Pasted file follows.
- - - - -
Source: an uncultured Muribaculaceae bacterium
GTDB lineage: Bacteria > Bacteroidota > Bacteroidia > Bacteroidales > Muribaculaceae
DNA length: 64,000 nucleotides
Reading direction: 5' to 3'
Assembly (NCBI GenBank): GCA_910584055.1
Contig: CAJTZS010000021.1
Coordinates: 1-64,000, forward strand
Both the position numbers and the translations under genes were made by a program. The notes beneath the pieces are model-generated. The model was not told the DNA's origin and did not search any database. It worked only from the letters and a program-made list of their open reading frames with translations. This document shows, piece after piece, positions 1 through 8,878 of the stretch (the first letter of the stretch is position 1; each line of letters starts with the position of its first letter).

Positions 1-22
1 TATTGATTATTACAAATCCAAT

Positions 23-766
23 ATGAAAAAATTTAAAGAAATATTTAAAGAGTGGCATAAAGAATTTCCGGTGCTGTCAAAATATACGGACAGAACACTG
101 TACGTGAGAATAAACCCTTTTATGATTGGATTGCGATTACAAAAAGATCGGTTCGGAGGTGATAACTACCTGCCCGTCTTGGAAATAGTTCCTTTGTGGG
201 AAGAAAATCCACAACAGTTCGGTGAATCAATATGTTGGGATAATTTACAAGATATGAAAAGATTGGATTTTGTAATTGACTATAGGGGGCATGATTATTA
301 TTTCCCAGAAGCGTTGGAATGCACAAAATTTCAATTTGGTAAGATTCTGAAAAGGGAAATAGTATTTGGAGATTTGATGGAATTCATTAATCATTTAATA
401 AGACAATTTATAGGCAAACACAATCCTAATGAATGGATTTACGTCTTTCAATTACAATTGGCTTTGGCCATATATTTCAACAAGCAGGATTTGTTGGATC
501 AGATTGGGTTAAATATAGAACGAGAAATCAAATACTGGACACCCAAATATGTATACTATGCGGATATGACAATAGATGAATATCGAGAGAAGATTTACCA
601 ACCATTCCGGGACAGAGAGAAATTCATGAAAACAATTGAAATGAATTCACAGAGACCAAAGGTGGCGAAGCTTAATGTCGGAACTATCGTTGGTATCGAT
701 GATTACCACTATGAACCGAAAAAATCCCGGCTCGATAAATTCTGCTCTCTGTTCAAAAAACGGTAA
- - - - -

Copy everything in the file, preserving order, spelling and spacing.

Source: an uncultured Muribaculaceae bacterium
GTDB lineage: Bacteria > Bacteroidota > Bacteroidia > Bacteroidales > Muribaculaceae
DNA length: 64,000 nucleotides
Reading direction: 5' to 3'
Assembly (NCBI GenBank): GCA_910584055.1
Contig: CAJTZS010000021.1
Coordinates: 1-64,000, forward strand
Both the position numbers and the translations under genes were made by a program. The notes beneath the pieces are model-generated. The model was not told the DNA's origin and did not search any database. It worked only from the letters and a program-made list of their open reading frames with translations. This document shows, piece after piece, positions 1 through 8,878 of the stretch (the first letter of the stretch is position 1; each line of letters starts with the position of its first letter).

Positions 1-22
1 TATTGATTATTACAAATCCAAT

Positions 23-766
23 ATGAAAAAATTTAAAGAAATATTTAAAGAGTGGCATAAAGAATTTCCGGTGCTGTCAAAATATACGGACAGAACACTG
101 TACGTGAGAATAAACCCTTTTATGATTGGATTGCGATTACAAAAAGATCGGTTCGGAGGTGATAACTACCTGCCCGTCTTGGAAATAGTTCCTTTGTGGG
201 AAGAAAATCCACAACAGTTCGGTGAATCAATATGTTGGGATAATTTACAAGATATGAAAAGATTGGATTTTGTAATTGACTATAGGGGGCATGATTATTA
301 TTTCCCAGAAGCGTTGGAATGCACAAAATTTCAATTTGGTAAGATTCTGAAAAGGGAAATAGTATTTGGAGATTTGATGGAATTCATTAATCATTTAATA
401 AGACAATTTATAGGCAAACACAATCCTAATGAATGGATTTACGTCTTTCAATTACAATTGGCTTTGGCCATATATTTCAACAAGCAGGATTTGTTGGATC
501 AGATTGGGTTAAATATAGAACGAGAAATCAAATACTGGACACCCAAATATGTATACTATGCGGATATGACAATAGATGAATATCGAGAGAAGATTTACCA
601 ACCATTCCGGGACAGAGAGAAATTCATGAAAACAATTGAAATGAATTCACAGAGACCAAAGGTGGCGAAGCTTAATGTCGGAACTATCGTTGGTATCGAT
701 GATTACCACTATGAACCGAAAAAATCCCGGCTCGATAAATTCTGCTCTCTGTTCAAAAAACGGTAA